When Tampa attorney Phil Campbell was arrested for DUI on January 23, 2013, he claimed he was set up by his courtroom rivals. It sounded ridiculous -- at first.
Seven months later, a special prosecutor confirmed the setup and concluded Phil Campbell was probably not even drunk at the time of his arrest that night.
To reach that conclusion, investigators spoke to witnesses. They watched and analyzed dash-cam videotape of Campbell's DUI arrest. And they utilized a forensic software program called DUI PRO, which simulates blood alcohol levels by analyzing several factors, including the number of drinks consumed, and what the person had for dinner.
According to the prosecutor's report, "Campbell likely drank five vodka drinks and one Southern Comfort shot" over a four-and-a-half hour period starting at 5:15 p.m."
"He also ate a significant dinner," the report states.
That information, along with his gender and weight and the amount of time that elapsed since his last drink, were entered into the DUI PRO software.
Investigators ran the software two different ways. If he were classified as an "alcoholic," his BAC would've been between 0 and 0.02.
Classified as a social drinker, presumably with a lower tolerance, his BAC would be 0.01 to 0.0765.
Each of those readings is below the .08 legal limit in Florida.
DUI PRO results are subject to interpretation and likely not admissible in court, but the special prosecutor states without hesitation, "Campbell is not over the .08% legal limit at the time of the stop."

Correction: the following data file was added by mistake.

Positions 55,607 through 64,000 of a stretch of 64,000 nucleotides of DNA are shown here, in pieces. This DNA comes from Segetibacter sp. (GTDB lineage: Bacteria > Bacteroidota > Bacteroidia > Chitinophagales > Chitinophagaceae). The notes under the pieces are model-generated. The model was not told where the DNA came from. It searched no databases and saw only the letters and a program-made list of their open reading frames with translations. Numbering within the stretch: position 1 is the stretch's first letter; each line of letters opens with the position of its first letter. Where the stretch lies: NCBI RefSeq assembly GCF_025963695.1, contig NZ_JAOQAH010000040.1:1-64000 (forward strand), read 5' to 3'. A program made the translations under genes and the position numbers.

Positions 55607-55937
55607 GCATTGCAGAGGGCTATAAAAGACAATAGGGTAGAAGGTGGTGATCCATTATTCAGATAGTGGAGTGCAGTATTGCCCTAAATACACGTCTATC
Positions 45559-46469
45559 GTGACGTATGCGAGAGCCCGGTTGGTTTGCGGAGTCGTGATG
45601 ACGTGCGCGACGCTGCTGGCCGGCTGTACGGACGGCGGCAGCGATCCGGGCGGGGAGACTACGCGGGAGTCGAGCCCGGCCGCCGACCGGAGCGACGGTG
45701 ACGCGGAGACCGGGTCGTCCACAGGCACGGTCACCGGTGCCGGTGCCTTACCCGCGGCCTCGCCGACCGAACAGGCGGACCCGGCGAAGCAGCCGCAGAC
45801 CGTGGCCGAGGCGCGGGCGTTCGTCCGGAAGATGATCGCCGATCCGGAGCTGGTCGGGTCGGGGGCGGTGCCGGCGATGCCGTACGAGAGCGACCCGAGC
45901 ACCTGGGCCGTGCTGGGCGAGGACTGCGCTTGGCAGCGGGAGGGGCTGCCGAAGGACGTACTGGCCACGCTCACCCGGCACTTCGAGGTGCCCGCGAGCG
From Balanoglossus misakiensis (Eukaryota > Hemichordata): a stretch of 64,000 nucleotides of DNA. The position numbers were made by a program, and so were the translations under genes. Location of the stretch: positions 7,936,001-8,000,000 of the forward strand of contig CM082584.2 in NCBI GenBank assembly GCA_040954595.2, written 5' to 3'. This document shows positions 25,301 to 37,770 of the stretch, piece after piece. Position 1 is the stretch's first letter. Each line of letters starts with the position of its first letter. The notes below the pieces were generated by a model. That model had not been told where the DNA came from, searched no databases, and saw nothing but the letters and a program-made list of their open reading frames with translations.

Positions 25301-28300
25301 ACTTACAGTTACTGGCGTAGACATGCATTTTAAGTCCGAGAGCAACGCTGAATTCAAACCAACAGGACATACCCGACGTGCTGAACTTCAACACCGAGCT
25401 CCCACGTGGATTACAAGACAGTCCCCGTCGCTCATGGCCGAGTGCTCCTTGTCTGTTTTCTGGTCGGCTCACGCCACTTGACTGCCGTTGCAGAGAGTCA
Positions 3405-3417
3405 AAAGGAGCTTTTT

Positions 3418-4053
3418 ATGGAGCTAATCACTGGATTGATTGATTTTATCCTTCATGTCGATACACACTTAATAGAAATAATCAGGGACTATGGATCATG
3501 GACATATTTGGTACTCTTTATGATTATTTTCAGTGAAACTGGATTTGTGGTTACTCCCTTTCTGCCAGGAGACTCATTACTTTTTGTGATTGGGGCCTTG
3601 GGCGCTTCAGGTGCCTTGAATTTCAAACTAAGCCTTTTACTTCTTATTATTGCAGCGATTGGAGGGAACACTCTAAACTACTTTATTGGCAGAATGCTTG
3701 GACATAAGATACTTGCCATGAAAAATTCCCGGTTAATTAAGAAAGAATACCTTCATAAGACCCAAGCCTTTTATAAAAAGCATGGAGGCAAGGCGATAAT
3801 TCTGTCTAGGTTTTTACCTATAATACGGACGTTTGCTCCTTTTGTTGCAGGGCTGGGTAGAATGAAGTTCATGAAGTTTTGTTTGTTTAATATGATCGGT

Investigators also reviewed the dash cam video of Campbell's arrest, and found it "favorable" to his defense.
"Campbell does not appear impaired. His speech and balance look fine. He is logically and coherently engaged in conversation with Ofc. McGinnis," the report states.
Interviews with witnesses bolstered the case that Campbell wasn't drunk.
Joshua Moore was the valet at Malio's. He observed and interacted with Phil Campbell and Melissa Personius for about 15 minutes as Campbell tried to convince Personius to take a cab home.
Attorneys John Ellis and Michael Trentalange both spent significant amounts of time with Campbell that evening.
All three, Ellis, Trentalange, and Moore testified Campbell did not appear to be under the influence.
Taking the case to a jury would be problematic because of the witness list.
"The person who is likely with [Campbell] the longest was Personius ... and her intoxication was so profound she is rendered useless as a witness. When you examine her obvious motives, any reasonable juror would reject her testimony," the report states.
Sgt. Ray Fernandez, who pulled Phil Campbell over, and Officer Tim McGinnis, who made the arrest, both smelled alcohol on Campbell, "but that is not enough to prove impairment," according to the special prosecutor.
In concluding the DUI charge should be dropped, the prosecutor writes, "There is insufficient evidence of Campbell's alcohol impairment to go forward with the DUI prosecution."
He underscores the point a second time, and adds, "even if there was no evidence of a set up."
And in the eyes of the prosecutor, that evidence is strong. The report's final paragraph states: "The public relations mantra from [Adams & Diaco] has been that they were only helping get a drunk driver OFF the streets. This rings hollow when you consider the time, effort and subterfuge used by them to get Campbell ON the streets."